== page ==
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Catherine Lutman

December 07, 2008|By MARLO BARNHART

Editor's note: Each Sunday, The Herald-Mail publishes "A Life Remembered." This continuing series takes a look back - through the eyes of family, friends, co-workers and others - at a member of the community who died recently. Today's "A Life Remembered" is about Catherine Kesecker Lutman, who died Nov. 24 at the age of 90. Her obituary was published in The Herald-Mail on Nov. 25.

BERKELEY SPRINGS, W.Va. - When Catherine and Lloyd Lutman began growing peaches, things didn't go very well at first. But instead of declaring a loss, the couple just switched to raising pigs - letting them feast on what was left of the peach crop.

That experience summed up the couple's work ethic, which their three grown children remember well from their childhoods.

Catherine passed away Nov. 24 at the age of 90. Lloyd died in 1999.

"Our parents were teenagers of the Depression," Gary Lutman said. "We grew everything we ate."


The Lutmans were still working hard when they reached the age of 70, forgoing Social Security until that time.

"Mom and Dad were a team in everything," Nancy Lutman Hendershot said. She recalled how her parents began a sawmill because they needed money while the orcharding effort was new and not very lucrative.

Janet Lutman said her earliest memories were of the family's chicken enterprise, which involved 6,000 chickens laying 3,500 to 4,000 eggs a day.

"All I knew were chickens when I was growing up," she said.

It was Janet's job to collect the eggs in wire baskets, wash the eggs in the basement and take them to her mother for the final step.

When Catherine finished grading the eggs, a man from Hancock, Md., came and took them to market every day, Janet said.

Catherine and Lloyd raised their three children on the same property along W.Va. 9, albeit in different houses. The Mountain View Orchards Inc. packing shed still stands on that 40-acre tract, as do several outbuildings that saw a lot of activity in earlier times.

The rest of the Lutman property is along River Road, where Nancy and Gary each have homes amid 150 acres of apple and peach orchards.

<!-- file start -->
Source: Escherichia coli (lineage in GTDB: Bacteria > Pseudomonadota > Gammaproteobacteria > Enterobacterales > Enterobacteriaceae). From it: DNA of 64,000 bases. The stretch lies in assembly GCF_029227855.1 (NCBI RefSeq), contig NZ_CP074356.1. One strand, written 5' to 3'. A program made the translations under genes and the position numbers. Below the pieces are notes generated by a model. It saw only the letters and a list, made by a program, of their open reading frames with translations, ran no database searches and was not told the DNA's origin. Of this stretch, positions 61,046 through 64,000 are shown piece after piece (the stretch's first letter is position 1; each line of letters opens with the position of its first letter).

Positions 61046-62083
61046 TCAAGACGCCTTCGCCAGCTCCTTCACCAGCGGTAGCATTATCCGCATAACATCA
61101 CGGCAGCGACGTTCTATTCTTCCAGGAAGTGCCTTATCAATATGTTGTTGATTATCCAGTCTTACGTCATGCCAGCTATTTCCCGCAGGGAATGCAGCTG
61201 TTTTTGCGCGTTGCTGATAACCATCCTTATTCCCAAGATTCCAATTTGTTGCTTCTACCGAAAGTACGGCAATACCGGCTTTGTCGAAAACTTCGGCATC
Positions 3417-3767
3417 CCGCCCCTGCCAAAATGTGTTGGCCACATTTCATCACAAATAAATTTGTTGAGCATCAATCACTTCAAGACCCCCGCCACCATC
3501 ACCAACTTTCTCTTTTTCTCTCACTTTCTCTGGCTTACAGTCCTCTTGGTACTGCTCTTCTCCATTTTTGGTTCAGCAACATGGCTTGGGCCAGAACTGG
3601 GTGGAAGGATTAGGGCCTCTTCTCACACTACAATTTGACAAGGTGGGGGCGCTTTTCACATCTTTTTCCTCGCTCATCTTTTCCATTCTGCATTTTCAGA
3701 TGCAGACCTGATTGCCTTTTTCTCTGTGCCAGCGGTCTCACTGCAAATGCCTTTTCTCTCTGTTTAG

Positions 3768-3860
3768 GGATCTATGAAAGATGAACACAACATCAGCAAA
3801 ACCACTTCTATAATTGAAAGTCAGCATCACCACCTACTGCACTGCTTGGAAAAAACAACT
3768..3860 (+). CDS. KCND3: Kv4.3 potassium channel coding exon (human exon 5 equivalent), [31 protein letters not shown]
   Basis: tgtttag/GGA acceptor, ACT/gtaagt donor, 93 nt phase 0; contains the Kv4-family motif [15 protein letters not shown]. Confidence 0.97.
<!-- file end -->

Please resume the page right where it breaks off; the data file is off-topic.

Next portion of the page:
Janet, Nancy and Gary all remember "toeing the line" when they were growing up. "They were very strict," Gary said of his parents.

Nancy remembered that all three children would surely incur their parents' displeasure if chores weren't done or weren't done in a timely fashion.

No matter what the Lutmans were involved in, they were in it together and 100 percent, their children said. Both were members of the Morgan County Farm Bureau - the men in one group and the women in another, but both met at the same time and participated in the same endeavors.

"That was typical," Gary said. He and his wife are members of the bureau, as are Nancy and her husband, Roger.

Catherine and Lloyd were also both members of the Berkeley Springs Volunteer Fire Department, joining in 1953, Nancy said.

"Once we were all at Dairy Queen in Berkeley Springs (now Sheetz) when an alarm went off," Gary said. The entire family went on that call.

Lloyd and Catherine always took the family on Sunday drives. More often than not, they ended up eating dinner out.

"In later years, Mom didn't want to cook as much, so Dad would often take her out to eat Friday, Saturday and Sunday nights," Janet said.

As Catherine aged and she faced life without Lloyd, her interests changed. That included a deepening involvement in her church, Grace United Methodist in Sleepy Creek.

"I would come on Saturdays and wash her hair for church," Nancy said. Catherine rarely missed a Sunday.

Children also got her attention, especially around the holidays.

"Mom loved kids. We would fix up Christmas cards with $1 in each and sometimes she'd have a new quarter for each child at church," Janet said.

At Easter, the tradition was to put quarters in plastic eggs and take them to church for the children.

Rolled and wrapped pennies were collected and handed out to the grandchildren, Janet said. And they weren't to be spent either.

Catherine lived with Janet in her home toward the end of her life. Then, her days were spent watching hunting and fishing shows on television, listening to country music and working word puzzles.

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